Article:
T.S. Eliot once stated, “The last thing I would wish for would be the existence of two literatures, one for Christian consumption and the other for the pagan world,” a status quo which has more or less come to pass. (It seems as though one could count on both hands the number of mainstream contemporary novels that grapple with the Christian faith.) As such, Jamie Quatro’s first novel, Fire Sermon (208 pages; Grove Press), which references the above T.S. Eliot quote, often registers as something different and exciting. Here is a smart novel for adults that deals honestly with the difficulty of nurturing faith in the midst of a world that frequently resists our attempts to prescribe it meaning—a world full of complications such as infidelity, despair, and disease that undermine the tidy proverbs of a Sunday morning sermon.
On the surface, Fire Sermon’s narrator, Maggie, possesses the ideal life: a long-running marriage to her college sweetheart, Thomas, who provides her the room to cultivate her faith in God, even if he doesn’t share it; two beautiful children; and a cozy home with a dog and a yard in Nashville. Yet as the book opens, Maggie finds herself at something of an impasse. The stresses and strains of child rearing have left her feeling displaced in her own body and therefore disinterested in sex with her husband, while his lack of understanding in her beliefs continues to increase the emotional distance between them. This martial strife creates an opening for Maggie to begin a written correspondence with an acclaimed poet named James.
Through a series of intimate e-mails and handwritten letters, many of which appear throughout Fire Sermon, the two of them form an intellectual connection that soon grows into an undeniable attraction. After meeting at several lectures and conferences, Maggie and the poet (himself married with two children) finally consummate their relationship during a stay in downtown Chicago. This night sends Maggie spiraling into an existential crisis, as she wonders how God could condemn an act she views as an expression of true feeling between two people, married to other people though they may be; and she struggles to rectify the momentousness of her beliefs with the constant torment she experiences from attempting to live up to them:
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“What if you woke up one day to discover the corpse of Christ had been identified definitively? Or that an irrefutable, airtight scientific study had been devised to disprove the existence of God, and the study had—beyond any conceivable doubt—proved he did not exist? What would you feel?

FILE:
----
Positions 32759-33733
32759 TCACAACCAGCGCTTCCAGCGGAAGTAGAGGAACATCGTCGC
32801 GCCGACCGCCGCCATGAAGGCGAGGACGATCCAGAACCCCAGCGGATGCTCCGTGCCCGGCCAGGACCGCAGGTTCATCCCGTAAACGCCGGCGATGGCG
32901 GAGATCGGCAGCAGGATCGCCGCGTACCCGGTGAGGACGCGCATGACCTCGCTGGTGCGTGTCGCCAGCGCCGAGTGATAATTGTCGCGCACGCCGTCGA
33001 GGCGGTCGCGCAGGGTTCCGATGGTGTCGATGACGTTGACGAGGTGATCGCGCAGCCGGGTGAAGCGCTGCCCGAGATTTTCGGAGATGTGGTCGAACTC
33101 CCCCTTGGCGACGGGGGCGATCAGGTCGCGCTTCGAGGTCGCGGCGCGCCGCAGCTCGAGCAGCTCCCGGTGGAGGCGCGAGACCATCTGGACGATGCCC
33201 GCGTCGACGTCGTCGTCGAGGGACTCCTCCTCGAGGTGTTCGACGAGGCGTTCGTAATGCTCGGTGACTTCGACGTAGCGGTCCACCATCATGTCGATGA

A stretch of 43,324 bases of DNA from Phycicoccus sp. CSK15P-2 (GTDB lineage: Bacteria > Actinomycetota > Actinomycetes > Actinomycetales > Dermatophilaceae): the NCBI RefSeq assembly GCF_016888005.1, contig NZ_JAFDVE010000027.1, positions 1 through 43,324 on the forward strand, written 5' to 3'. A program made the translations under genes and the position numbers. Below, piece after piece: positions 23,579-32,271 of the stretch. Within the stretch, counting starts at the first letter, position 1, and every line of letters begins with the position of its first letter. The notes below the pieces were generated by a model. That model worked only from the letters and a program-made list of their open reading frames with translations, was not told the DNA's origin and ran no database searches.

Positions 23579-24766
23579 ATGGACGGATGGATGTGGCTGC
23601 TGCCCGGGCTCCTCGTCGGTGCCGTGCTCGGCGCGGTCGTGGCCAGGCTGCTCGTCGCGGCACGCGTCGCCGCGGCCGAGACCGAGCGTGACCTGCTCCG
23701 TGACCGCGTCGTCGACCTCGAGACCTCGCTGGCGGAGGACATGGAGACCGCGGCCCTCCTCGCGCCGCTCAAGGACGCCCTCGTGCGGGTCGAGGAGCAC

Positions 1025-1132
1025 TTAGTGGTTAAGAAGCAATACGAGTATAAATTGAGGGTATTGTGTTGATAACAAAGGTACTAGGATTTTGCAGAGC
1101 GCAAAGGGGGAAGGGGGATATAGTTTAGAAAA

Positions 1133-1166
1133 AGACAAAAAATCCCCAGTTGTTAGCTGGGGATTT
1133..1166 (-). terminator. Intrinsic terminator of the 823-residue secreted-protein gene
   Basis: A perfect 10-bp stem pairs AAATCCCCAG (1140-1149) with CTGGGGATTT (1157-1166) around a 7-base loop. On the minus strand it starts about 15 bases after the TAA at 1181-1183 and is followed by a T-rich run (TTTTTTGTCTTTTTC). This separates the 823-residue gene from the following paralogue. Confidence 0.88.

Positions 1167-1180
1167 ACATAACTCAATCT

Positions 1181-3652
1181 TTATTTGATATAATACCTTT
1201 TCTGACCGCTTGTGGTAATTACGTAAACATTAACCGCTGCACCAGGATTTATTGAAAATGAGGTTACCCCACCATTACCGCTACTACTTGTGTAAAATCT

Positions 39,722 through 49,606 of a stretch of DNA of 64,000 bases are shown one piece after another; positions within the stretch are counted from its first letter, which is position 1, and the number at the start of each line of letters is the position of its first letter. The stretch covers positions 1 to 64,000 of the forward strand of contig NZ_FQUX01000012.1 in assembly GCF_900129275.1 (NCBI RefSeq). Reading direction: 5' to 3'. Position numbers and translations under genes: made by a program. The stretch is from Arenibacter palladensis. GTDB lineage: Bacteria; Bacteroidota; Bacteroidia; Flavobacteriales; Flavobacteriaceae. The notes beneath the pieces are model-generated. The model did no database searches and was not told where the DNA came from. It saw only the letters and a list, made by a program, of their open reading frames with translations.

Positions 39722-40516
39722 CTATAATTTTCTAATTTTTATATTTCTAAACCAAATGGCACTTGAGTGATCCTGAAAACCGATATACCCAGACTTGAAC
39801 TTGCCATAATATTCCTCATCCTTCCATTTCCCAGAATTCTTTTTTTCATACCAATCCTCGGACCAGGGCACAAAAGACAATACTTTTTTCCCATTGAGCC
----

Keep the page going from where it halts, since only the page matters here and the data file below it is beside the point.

Maggie’s interior life serves as the focus of much of the novel as she probes her convictions, revealing they may not be as ironclad as she would prefer to think. Her thoughts are laid bare through sessions with an unnamed Counselor (who may or may not be an imagined stand-in for God), as well as in letters –– largely unsent –– to James. Refreshingly, these interrogations of the self don’t shy away from tackling the contradictions of religion head-on; rather than reflect the shiny, copacetic surface of so-called megachurches (“Her parents’ church is an embarrassment to both of them: drums and electric guitars, flashing laser lights and images projected onto screens during the sermon…”), Maggie’s musings reaffirm the Kierkegaardian notion that maintaining one’s faith should be excruciating work. (“Job is bullshit,” Maggie declares, “Job lost everything”). In a journal entry, Maggie sums up these struggles to hold onto meaning by writing, “God of God, Light of Light, Very Void of Very Void,” a line that recalls Hemingway’s famous passage, “Our nada who art in nada, nada be thy name.”
This mention of the Void also precipitates Maggie’s philosophical ruminations on the similarities and differences between Christianity and Buddhism. In contrast to an eternity spent worshipping God with loved ones, the Buddhist afterlife proposes the annihilation of both suffering and the self –– an attractive proposition to a woman torn by her heart’s conflicting desires: “One ends in Nirvana, nonbeing…Extraction from the talons. What relief there would be in no longer to feel, again, your whiskers on my inner thigh.”
One could perhaps criticize Maggie for her somewhat solipsistic view of the world, but her character is discerning enough to call herself out and at least entertain the possibility that what she feels for her distant poet is not love, but merely the inevitable result of martial doldrums; that after years of monogamy, what she finds herself yearning for is not this man James but the idea of someone new. She pointedly asks herself if James is simply the next in “a litany of men I draw toward myself not out of loneliness or unhappiness, but out of one desire, to be fucked by someone besides my husband,” and comes to the conclusion that “…unless something is forbidden, I cannot want it with any intensity.”
These are provocative questions, and questions without easy answers, certainly not answers that could be doled out by a laser lightshow and projector screen on a Sunday morning. Their complexity rings true to the difficulties of maintaining any relationship over the span of a lifetime. To that end, Fire Sermon deserves to find an audience beyond only those who will see Maggie’s faith as a reflection of their own.